sudo dotnet run
raspberry pi 4 .net core 2.2 console app run

We can publish the app for linux / raspberry pi

sudo dotnet publish -r linux-arm

And copy the generated folder to be used in another device

raspberry pi 4 .net core 2.2 console app build and publish folder to reuse

So next steps will be some other tests with Raspberry Pi and .Net Core. And the following image is a big teaser of this

raspberry pi 4 .net core 2.2 console app edit in Visual Studio Code

Happy coding!

Greetings @ Toronto

El Bruno


My posts on Raspberry Pi ⚡🐲⚡

Dev posts for Raspberry Pi
Tools and Apps for Raspberry Pi
Setup the device

#RaspberryPi – How To enable auto start with #HDMI safe mode


A couple of days ago I wrote (a personal reminder post) about how to add automatic connect to Wi-Fi and SSH enabled in a bootable Raspbian image in a SD card (see references). I also explained that this was required for me because, by default Raspberry Pi 4 video ports were not starting with a 1920 x 1080p resolution.

Important: Remember that now, the 2 video ports supports 4K !

I was digging and reading about this, and I found another quick fix to solve this problem. Once you had a Raspbian image in a SD card, you can edit the file [config.txt] for some amazing cool tweaks! (Also, see references)

For me, my main change was in the [hdmi_safe] parameter. Setting hdmi_safe to 1 will lead to “safe mode” settings being used to try to boot with maximum HDMI compatibility.

# uncomment if you get no picture on HDMI for a default "safe" mode 

With this, the device will start automatically in a safe and standard mode. And, yes, it will work with my old and crappy test monitor!

Happy coding!

Greetings @ Toronto

El Bruno


My posts on Raspberry Pi ⚡🐲⚡

Dev posts for Raspberry Pi
Tools and Apps for Raspberry Pi
Setup the device

#RPi – Some #RaspberryPi screen options and how to quickly find your device IP with #RaspberryPi Finder from @Adafruit

Hi !

Today’s post is about my experience doing presentations and demos with a Raspberry Pi.

Doing demos with a Raspberry Pi is amazing. I really enjoy share some of the amazing stuff we can do with the device, and usually there is one or two people in the audience who can share other even better Raspberry Pi experiences.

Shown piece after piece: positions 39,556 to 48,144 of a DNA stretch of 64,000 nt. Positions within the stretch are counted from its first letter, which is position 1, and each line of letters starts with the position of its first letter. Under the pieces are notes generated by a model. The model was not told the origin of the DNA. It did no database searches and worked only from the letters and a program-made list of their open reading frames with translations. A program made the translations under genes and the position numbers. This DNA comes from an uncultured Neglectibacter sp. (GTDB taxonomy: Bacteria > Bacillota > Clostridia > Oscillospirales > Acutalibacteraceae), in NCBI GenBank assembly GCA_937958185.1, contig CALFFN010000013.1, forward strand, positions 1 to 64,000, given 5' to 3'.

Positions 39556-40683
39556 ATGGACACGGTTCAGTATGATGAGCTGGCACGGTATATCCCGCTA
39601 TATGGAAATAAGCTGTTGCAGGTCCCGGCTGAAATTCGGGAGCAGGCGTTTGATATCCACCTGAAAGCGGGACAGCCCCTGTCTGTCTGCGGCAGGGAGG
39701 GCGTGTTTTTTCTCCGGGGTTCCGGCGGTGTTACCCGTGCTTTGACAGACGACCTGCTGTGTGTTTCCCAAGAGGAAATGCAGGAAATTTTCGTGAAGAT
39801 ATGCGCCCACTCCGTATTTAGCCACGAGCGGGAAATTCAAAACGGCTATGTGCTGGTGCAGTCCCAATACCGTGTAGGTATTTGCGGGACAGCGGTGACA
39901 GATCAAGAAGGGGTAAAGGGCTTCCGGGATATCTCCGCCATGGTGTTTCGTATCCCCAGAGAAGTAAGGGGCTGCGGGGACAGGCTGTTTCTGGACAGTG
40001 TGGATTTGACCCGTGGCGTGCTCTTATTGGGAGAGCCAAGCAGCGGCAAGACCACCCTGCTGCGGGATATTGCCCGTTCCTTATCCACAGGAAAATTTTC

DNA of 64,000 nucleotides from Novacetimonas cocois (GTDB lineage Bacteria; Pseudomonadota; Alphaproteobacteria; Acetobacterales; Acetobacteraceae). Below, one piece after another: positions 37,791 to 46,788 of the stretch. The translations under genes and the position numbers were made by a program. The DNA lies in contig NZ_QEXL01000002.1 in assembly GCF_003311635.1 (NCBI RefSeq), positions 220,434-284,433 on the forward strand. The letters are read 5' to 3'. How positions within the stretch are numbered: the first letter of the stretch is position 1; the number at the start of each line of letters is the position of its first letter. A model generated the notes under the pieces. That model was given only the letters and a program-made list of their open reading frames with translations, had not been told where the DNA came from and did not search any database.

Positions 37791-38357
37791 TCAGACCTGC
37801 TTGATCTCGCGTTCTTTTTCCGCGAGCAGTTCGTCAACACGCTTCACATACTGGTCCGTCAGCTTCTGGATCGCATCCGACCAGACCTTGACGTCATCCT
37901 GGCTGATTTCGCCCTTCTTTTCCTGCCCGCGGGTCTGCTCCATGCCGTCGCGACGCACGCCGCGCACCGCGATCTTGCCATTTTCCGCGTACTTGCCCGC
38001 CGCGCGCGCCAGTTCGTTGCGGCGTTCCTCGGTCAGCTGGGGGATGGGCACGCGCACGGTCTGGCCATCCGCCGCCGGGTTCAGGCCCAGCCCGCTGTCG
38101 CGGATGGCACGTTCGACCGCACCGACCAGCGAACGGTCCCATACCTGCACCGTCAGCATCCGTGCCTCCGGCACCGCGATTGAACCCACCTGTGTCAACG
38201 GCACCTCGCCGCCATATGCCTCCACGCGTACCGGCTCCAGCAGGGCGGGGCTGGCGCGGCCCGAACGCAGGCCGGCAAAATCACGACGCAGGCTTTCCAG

The only issue that you find in this scenarios is an easy way to connect your device to an internet connection. Sometimes, using a standard network cable between your laptop and the device is good enough, however there are other scenarios where connecting to a network is more complicated. In example: the Raspberry Pi connects automatically to a WiFi network, and you need to find the IP address to interact with the device.

These days, I ordered a Raspberry Pi 3 case with includes a 3.5 inches TFT screen, also with touch capabilities. I hope that, using this and a Bluetooth keyboard should make my life easier. (see references)

Sometimes you can’t connect your device to a HDMI screen, so a good option is to bring your own 7 inches screen for the device. For me, this is not optimal, because I need to handle a lot of cables, but it works every-time!

The following image show my typical hotel bedroom when I’m speaking and using a Raspberry Pi. Laptop, Raspberry Pi, Bluetooth keyboard, a mouse, the 7 inches screen, and more.

Finally, if your device is connected to the same wireless network but you don’t know the IP address, you may want to use a tool like Adafruit Raspberry Pi Finder. It only requires 2 clicks to find one or more devices in your network.

I’ll leave this here, and maybe in the near future I’ll update this posts with my experiences using the small case with TFT screen.

Happy coding!

Greetings @ Burlington

El Bruno